Giantin-knockout models reveal a feedback loop between Golgi function and glycosyltransferase expression

Nicola L. Stevenson, Dylan J.M. Bergen, Roderick E.H. Skinner, Erika Kague, Elizabeth Martin-Silverstone, Kate A. Robson Brown, Chrissy L. Hammond, David J. Stephens*

*Corresponding author for this work

Research output: Contribution to journalArticle (Academic Journal)

14 Citations (Scopus)
256 Downloads (Pure)

Abstract

The Golgi is the cellular hub for complex glycosylation, controlling accurate processing of complex proteoglycans, receptors, ligands and glycolipids. Its structure and organisation are dependent on golgins, which tether cisternal membranes and incoming transport vesicles. Here, we show that knockout of the largest golgin, giantin, leads to substantial changes in gene expression but only limited effects on Golgi structure.Notably, 22Golgi-resident glycosyltransferases, but not glycan-processing enzymes or the ER glycosylation machinery, are differentially expressed following giantin ablation. This includes near-complete loss of function of GALNT3 in bothmammalian cell and zebrafish models. Giantin-knockout zebrafish exhibit hyperostosis and ectopic calcium deposits, recapitulating phenotypes of hyperphosphatemic familial tumoral calcinosis, a disease caused by mutations in GALNT3. These data reveal a new feature of Golgi homeostasis: the ability to regulate glycosyltransferase expression to generate a functional proteoglycome.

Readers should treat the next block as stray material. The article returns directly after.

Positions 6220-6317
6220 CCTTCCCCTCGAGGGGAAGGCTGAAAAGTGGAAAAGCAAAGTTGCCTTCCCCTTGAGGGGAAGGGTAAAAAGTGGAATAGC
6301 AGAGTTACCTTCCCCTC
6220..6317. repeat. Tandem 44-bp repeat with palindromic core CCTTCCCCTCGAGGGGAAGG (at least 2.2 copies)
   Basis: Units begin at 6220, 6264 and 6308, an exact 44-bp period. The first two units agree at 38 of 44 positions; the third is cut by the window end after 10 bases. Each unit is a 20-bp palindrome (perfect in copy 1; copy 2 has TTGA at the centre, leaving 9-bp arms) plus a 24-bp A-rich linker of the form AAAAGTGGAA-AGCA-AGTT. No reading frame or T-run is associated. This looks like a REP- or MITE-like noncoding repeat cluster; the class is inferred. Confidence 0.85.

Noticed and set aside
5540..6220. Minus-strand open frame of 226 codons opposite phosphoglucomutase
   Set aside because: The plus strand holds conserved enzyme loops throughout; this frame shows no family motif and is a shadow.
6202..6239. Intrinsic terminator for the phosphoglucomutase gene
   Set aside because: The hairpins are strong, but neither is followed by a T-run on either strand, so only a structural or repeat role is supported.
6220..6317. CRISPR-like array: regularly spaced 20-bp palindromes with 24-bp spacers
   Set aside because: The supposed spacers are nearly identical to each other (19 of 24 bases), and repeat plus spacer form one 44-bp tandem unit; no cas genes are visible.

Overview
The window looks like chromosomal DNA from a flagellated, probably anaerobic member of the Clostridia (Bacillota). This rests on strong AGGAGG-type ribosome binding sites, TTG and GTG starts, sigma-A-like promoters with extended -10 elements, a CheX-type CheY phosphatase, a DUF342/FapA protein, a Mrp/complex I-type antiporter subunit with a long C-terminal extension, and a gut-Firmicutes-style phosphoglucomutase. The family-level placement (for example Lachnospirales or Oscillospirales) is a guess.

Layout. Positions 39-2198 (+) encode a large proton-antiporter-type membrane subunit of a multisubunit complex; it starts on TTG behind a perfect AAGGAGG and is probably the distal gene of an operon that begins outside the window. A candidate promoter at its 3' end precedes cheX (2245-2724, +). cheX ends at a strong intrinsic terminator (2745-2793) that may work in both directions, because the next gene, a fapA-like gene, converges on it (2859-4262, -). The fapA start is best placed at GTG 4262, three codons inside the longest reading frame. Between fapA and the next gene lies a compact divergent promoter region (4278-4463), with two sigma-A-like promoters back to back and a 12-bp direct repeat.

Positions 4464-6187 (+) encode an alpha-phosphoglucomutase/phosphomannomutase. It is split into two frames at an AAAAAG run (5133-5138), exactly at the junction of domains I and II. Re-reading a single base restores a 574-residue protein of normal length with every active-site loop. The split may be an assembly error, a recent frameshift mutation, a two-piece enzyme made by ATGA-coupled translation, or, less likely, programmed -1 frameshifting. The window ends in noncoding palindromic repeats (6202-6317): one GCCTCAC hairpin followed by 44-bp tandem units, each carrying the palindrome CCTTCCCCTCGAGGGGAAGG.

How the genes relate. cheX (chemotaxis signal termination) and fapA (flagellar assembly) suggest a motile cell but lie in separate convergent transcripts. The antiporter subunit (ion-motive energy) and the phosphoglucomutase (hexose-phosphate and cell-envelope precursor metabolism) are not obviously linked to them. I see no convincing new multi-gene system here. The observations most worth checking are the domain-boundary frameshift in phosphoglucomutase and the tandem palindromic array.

Original languageEnglish
Pages (from-to)4132-4143
Number of pages12
JournalJournal of Cell Science
Volume130
Issue number24
Early online date1 Nov 2017
DOIs
Publication statusPublished - 1 Dec 2017

Keywords

  • GALNT3
  • Giantin
  • Glycosylation
  • Golgi
  • Hyperphosphatemic tumoral calcinosis
  • Zebrafish

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